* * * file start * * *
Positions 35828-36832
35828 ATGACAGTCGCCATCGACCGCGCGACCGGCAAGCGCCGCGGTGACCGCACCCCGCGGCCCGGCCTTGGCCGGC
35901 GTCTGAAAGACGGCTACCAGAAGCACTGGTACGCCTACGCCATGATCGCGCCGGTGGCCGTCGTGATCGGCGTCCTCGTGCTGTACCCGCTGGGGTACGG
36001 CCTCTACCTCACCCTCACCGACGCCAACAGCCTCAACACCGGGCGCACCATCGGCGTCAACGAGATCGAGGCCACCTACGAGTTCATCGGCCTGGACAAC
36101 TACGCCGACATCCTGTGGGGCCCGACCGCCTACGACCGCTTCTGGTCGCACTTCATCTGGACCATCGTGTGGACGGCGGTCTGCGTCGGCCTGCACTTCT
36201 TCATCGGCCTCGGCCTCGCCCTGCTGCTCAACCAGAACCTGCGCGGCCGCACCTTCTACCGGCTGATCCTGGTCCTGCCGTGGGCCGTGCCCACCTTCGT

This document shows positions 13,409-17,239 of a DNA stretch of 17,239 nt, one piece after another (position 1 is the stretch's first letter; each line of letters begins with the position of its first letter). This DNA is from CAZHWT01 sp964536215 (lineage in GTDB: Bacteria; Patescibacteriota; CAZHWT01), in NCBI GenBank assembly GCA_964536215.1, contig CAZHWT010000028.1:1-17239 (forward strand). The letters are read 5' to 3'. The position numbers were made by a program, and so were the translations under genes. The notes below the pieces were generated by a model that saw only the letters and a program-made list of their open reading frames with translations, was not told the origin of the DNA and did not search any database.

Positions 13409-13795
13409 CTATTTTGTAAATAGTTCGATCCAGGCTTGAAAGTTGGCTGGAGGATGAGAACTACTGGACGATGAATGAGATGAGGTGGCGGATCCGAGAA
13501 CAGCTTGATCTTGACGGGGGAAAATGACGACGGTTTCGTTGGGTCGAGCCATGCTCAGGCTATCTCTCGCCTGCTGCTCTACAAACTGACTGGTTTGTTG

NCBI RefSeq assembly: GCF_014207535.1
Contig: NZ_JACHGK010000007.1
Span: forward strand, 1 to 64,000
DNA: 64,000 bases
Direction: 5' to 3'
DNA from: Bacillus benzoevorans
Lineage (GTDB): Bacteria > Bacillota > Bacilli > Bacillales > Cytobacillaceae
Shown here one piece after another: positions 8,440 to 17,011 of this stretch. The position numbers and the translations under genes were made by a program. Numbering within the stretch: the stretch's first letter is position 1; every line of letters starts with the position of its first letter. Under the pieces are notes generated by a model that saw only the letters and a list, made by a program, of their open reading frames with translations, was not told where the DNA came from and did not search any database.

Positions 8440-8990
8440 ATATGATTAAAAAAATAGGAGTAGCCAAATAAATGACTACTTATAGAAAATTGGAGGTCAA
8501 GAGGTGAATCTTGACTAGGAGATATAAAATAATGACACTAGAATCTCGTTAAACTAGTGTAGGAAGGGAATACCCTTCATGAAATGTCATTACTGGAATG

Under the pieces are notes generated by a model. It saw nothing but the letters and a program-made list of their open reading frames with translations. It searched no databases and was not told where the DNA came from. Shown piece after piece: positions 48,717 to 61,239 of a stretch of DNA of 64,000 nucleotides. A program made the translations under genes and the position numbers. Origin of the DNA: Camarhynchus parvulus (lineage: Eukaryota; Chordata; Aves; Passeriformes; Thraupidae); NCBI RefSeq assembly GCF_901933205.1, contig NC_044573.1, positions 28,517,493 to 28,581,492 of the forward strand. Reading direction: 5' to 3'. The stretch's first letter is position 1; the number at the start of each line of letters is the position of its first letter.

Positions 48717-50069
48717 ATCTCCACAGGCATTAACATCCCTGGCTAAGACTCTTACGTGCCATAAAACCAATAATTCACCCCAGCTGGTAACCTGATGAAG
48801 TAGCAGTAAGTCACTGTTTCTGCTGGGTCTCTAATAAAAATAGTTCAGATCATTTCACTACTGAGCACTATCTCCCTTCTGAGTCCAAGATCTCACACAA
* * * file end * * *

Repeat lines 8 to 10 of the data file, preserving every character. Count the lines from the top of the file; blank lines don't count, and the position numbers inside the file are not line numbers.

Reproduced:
Positions 13409-13795
13409 CTATTTTGTAAATAGTTCGATCCAGGCTTGAAAGTTGGCTGGAGGATGAGAACTACTGGACGATGAATGAGATGAGGTGGCGGATCCGAGAA
13501 CAGCTTGATCTTGACGGGGGAAAATGACGACGGTTTCGTTGGGTCGAGCCATGCTCAGGCTATCTCTCGCCTGCTGCTCTACAAACTGACTGGTTTGTTG